Booker T. Washington Playground
Anibal Aviles Playground
This playground honors the memory of Anibal Aviles (1947-1966), a gifted athlete who attended nearby J.H.S. 54, where he was captain of the basketball and track teams. Raised on West 109th Street, Aviles belonged to a local Catholic Youth Organization and participated in other organized athletic programs in the neighborhood. He left school to enlist in the United States Marine Corps and fight in the Vietnam War (1964-1975). His brief life ended on March 5, 1966, when he was killed in action.
Anibal Aviles Playground is situated on West 108th Street between Columbus and Amsterdam Avenues within Manhattan Valley, the area south of Morningside Heights and north of the Upper West Side. The name “Manhattan Valley” came into use in the 1960s. It refers to the slope of Manhattan Avenue above 100th Street. The avenue grades down to the south from 104th Street to Morningside Park at 110th Street.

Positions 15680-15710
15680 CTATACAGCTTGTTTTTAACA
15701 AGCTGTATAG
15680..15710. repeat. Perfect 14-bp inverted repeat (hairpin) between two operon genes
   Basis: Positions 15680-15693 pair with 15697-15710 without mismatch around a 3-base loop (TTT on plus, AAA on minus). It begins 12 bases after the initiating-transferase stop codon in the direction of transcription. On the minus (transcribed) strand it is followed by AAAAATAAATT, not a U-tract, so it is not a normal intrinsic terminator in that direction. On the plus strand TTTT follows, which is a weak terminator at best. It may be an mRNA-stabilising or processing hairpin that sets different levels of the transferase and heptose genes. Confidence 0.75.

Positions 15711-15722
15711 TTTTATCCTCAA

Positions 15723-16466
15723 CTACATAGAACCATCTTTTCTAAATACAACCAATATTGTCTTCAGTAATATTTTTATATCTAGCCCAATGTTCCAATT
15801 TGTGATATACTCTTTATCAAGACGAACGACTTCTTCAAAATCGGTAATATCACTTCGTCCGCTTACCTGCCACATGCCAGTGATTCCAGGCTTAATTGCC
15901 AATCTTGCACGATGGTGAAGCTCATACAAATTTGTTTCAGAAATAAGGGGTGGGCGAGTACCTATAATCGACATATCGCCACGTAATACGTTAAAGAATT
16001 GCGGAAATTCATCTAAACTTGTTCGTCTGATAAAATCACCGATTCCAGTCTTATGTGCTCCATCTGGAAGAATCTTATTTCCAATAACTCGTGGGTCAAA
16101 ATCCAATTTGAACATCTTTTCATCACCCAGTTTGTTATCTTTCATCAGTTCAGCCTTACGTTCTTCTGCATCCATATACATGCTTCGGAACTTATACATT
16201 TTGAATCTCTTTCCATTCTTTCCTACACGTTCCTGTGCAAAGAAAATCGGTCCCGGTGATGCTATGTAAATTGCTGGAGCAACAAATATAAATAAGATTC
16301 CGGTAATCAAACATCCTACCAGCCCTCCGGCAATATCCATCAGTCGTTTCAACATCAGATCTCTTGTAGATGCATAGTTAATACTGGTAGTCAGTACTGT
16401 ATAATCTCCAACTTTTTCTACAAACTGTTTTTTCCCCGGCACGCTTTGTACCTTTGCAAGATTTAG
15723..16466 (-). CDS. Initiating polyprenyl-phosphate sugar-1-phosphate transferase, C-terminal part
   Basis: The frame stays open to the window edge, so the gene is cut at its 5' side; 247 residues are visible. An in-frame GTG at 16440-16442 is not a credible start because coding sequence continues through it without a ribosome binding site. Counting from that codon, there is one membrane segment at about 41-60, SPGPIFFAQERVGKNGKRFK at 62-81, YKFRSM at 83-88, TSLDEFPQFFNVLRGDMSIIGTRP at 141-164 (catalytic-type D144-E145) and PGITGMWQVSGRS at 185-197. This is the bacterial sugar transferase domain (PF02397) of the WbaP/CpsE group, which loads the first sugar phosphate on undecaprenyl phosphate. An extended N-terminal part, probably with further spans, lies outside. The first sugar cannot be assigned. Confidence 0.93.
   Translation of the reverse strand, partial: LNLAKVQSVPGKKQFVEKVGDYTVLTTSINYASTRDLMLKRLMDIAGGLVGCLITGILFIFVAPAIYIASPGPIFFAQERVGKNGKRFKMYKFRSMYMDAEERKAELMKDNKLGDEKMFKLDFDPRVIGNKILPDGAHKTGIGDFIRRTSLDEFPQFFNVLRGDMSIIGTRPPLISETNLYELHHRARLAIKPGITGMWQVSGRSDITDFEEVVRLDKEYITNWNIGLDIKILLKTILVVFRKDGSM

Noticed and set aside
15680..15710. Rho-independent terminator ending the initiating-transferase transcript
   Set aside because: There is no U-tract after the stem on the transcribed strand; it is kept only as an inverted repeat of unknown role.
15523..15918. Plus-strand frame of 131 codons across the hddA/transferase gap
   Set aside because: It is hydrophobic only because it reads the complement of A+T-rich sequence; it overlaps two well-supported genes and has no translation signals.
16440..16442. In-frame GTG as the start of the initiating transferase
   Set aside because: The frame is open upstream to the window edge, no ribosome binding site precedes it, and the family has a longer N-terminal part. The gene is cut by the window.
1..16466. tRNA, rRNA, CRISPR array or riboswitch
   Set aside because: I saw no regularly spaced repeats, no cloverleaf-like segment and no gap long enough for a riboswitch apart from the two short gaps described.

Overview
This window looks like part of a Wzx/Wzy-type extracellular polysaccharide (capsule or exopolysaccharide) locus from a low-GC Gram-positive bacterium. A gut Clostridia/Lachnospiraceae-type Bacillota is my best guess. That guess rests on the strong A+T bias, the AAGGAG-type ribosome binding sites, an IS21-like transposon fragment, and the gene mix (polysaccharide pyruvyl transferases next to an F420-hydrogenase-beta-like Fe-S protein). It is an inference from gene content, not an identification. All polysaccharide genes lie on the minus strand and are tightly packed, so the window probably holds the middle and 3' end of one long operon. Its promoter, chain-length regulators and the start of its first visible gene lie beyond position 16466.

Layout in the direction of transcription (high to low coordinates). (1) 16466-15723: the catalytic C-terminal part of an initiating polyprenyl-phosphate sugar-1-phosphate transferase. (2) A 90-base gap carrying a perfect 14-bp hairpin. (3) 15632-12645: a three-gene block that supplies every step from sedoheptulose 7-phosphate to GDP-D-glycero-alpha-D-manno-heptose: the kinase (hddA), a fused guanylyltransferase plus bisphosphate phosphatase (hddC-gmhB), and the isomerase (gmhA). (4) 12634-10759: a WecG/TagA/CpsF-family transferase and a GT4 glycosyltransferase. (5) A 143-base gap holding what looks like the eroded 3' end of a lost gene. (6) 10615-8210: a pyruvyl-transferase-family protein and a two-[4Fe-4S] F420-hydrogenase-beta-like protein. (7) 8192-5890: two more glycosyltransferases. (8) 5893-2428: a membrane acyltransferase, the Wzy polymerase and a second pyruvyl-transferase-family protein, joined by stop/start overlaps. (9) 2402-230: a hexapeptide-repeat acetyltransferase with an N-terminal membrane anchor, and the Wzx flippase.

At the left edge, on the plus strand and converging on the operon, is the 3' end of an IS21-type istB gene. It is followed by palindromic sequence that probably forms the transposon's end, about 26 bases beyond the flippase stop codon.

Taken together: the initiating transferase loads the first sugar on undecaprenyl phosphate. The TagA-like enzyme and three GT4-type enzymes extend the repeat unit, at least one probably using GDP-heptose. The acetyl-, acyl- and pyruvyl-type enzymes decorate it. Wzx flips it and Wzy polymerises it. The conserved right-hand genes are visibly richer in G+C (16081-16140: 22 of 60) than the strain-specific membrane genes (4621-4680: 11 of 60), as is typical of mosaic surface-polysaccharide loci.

In the mid-19th century, this area was occupied by squatters and shantytowns, but construction of Central Park, beginning in 1859, cleared away the temporary dwellings. In the late 1870s, several asylums for the elderly and the disadvantaged were built here. The neighborhood was the original home of the New York Cancer Hospital, now the world-renowned Memorial Sloan Kettering Cancer Center on the Upper East Side.
The City acquired this property on March 8, 1943 by condemnation. Initially the proposed site for the Wendell Wilkie Vocational High School, plans for building the high school were abandoned due to budget constraints. The property was then given to the Board of Education for the building of J.H.S. 54 in 1948. The adjacent property, a joint operated playground, was acquired by Parks on July 20, 1950, and a local law was passed on December 29,1969, changing the name of the playground from J.H.S. 54 Playground to Anibal Aviles Playground.
In December of 1993, this site received a $224,000 renovation sponsored by Mayor David N. Dinkins. The playground contains modular play equipment, swings, benches, wide open play areas, and a flagpole with a yardarm. It features many London planetrees (Planatus x acerifolia), a species known for its ability to survive in urban environments.